The moment encapsulated the Springboks’ struggle in that match to contain their ebullient opponents, who at turns steamrollered and sidelined them. The All Blacks won, 35-20, to the delight of a crowd of fans who had long been starved of victories.
On the field, much of that success is the result of a partnership between Barrett and the All Blacks’ flyhalf, Richie Mo’unga. They have been charged with a double-playmaker approach, which is meant to create a more dynamic style of play that is hard for opponents to predict. The structure is roughly equivalent to having two point guards on a basketball team, said Cleaver, the rugby analyst.
“Being a pivot in the All Blacks demands that you are a leader, and I think when I first came in I wasn’t ready for that or I didn’t have the confidence,” Mo’unga recently told reporters, referring to his position. “But I think I’m, more than ever, ready to own that role and take charge if the team needs me.”
In large part, Cleaver and Swannell attributed the team’s growth to the sophisticated coaching of Jason Ryan and Joe Schmidt, the assistant coaches who replaced Foster’s previous deputies amid the troubles of last year.
And while some of the issues that have weakened men’s rugby in New Zealand remain — such as dropping participation at the youth level, creating an ever-narrower pipeline of talent — the national team’s present success has revived a little of the excitement that was missing.
“Going into this season, I was not very hopeful at all, given the All Blacks’ struggles,” said John Whitcombe, a fan from Christchurch. Now, however, “I’m feeling a lot more optimistic. I think we have a very realistic chance of winning.”
The All Blacks are not invincible, however, as they learned in their final pretournament match in late August. Facing the Springboks once more, the magic disappeared. Losing 35-7, New Zealand suffered its largest defeat in the team’s history. The result dropped them from No. 2 back down to No. 4 in the world rankings.
It was a flashback to the darker days of 2021 and 2022, and a reminder that success in the World Cup is by no means guaranteed. “They’re still a good side,” Cleaver said, “but beatable with the right game plan.”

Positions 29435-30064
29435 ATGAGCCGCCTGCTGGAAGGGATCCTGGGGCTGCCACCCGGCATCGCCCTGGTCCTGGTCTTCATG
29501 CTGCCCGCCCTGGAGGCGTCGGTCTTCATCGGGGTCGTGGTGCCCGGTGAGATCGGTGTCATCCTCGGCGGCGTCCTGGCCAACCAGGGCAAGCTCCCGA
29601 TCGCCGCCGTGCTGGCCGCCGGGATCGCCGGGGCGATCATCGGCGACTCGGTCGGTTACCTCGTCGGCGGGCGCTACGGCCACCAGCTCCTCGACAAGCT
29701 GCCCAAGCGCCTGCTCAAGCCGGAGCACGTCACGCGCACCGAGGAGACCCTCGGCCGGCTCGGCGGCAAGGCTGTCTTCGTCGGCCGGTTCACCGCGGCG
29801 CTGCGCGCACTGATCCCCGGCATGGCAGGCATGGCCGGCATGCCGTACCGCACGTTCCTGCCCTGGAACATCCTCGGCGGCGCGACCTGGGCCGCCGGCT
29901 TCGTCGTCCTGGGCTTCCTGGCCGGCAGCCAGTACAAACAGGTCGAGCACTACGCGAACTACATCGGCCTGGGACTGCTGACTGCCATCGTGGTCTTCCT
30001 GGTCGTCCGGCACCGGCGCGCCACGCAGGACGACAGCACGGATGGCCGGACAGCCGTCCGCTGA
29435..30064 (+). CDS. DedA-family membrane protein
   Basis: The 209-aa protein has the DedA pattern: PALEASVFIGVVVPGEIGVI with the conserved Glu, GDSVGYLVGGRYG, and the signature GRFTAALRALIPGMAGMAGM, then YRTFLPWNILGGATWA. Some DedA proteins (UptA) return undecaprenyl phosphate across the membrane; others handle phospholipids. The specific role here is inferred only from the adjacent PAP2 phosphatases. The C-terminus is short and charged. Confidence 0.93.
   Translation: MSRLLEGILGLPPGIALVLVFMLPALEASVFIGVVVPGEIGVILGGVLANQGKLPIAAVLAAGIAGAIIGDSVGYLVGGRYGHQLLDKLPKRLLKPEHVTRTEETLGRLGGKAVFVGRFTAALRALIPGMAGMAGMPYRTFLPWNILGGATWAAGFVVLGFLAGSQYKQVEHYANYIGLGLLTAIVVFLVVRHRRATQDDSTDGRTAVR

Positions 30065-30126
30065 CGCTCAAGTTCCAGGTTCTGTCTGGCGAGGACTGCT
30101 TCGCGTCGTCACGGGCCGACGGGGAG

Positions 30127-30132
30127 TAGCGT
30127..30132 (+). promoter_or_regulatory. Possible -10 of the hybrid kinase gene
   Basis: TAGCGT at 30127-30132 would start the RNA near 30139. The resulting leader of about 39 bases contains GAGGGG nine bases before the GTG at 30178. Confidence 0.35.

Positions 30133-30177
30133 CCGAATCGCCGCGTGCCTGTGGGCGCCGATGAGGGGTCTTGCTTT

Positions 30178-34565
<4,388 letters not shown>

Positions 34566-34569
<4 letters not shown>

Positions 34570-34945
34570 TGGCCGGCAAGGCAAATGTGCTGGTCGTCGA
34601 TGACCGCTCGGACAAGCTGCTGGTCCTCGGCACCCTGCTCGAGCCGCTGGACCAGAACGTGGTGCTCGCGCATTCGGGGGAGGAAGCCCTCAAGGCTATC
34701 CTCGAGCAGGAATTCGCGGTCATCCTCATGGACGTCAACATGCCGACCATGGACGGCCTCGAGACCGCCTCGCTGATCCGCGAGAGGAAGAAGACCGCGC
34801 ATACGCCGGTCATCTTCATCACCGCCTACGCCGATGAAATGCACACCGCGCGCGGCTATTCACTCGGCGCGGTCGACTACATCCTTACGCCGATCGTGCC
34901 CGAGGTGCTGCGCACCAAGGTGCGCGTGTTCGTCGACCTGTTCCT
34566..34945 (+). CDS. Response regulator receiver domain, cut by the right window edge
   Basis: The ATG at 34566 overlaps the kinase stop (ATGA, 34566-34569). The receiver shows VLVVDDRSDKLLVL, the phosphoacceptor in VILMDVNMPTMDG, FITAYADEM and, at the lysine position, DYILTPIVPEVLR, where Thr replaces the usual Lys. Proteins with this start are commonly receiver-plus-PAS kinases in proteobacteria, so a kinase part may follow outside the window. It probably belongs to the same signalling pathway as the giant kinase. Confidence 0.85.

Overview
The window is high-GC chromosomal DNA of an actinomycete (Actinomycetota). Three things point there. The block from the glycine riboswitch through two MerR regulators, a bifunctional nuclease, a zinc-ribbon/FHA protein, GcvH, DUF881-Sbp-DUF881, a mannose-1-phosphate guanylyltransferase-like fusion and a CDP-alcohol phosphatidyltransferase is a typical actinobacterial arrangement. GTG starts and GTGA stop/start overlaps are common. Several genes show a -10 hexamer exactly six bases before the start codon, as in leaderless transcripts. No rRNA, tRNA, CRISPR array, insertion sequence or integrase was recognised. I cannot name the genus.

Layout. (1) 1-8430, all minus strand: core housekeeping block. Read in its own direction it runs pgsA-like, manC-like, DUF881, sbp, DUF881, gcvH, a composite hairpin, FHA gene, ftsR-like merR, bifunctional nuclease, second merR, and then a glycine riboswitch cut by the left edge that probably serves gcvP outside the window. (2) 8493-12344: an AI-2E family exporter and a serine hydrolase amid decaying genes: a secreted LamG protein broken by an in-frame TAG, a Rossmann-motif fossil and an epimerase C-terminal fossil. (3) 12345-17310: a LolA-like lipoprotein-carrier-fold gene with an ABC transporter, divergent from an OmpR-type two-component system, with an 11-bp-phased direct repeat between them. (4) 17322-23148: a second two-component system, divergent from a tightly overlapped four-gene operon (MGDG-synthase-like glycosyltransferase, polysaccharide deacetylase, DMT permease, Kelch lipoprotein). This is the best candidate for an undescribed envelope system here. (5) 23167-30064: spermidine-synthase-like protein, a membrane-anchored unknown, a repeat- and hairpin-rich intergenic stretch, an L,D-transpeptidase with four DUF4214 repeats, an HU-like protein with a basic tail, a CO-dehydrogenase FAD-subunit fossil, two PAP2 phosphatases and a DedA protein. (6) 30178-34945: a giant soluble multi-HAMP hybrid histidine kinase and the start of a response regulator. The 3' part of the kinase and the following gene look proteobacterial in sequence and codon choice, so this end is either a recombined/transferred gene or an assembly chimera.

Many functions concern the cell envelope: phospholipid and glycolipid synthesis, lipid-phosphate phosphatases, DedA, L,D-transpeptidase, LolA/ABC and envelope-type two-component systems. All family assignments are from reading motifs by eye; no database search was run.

The team also faces a “horrendously hard” draw, Cleaver said. “It’s a dogfight to even get to the semifinals.”
New Zealand is in Pool A with France and could face South Africa or Ireland, both in Pool B, in the quarterfinals.
But even if they do not win the World Cup, the return to a measure of success has scrambled the expected story line, in which a broken team would crash out of the tournament and be rebuilt by Scott Robertson, who is set to replace Foster as head coach.
The turn in the All Blacks’ fortunes may change Robertson’s mission from transformation to solidification, a surprising reversal for the charismatic coach of the Crusaders, New Zealand’s most dominant regional team, who might have expected greater latitude to stamp his vision upon the national side.
The recent victories, setting aside the loss to the Springboks, also represent a partial vindication for Foster, Cleaver said, who will depart after the World Cup. Given the pressure he has dealt with, “How could you not be pleased for him?” he said.
The ultimate vindication would be to lift the World Cup trophy: something only three other New Zealand head coaches have been able to achieve.
“It would mean a lot for us to win the World Cup. That’s our goal,” Foster recently said. “We know how tough it’s going to be.”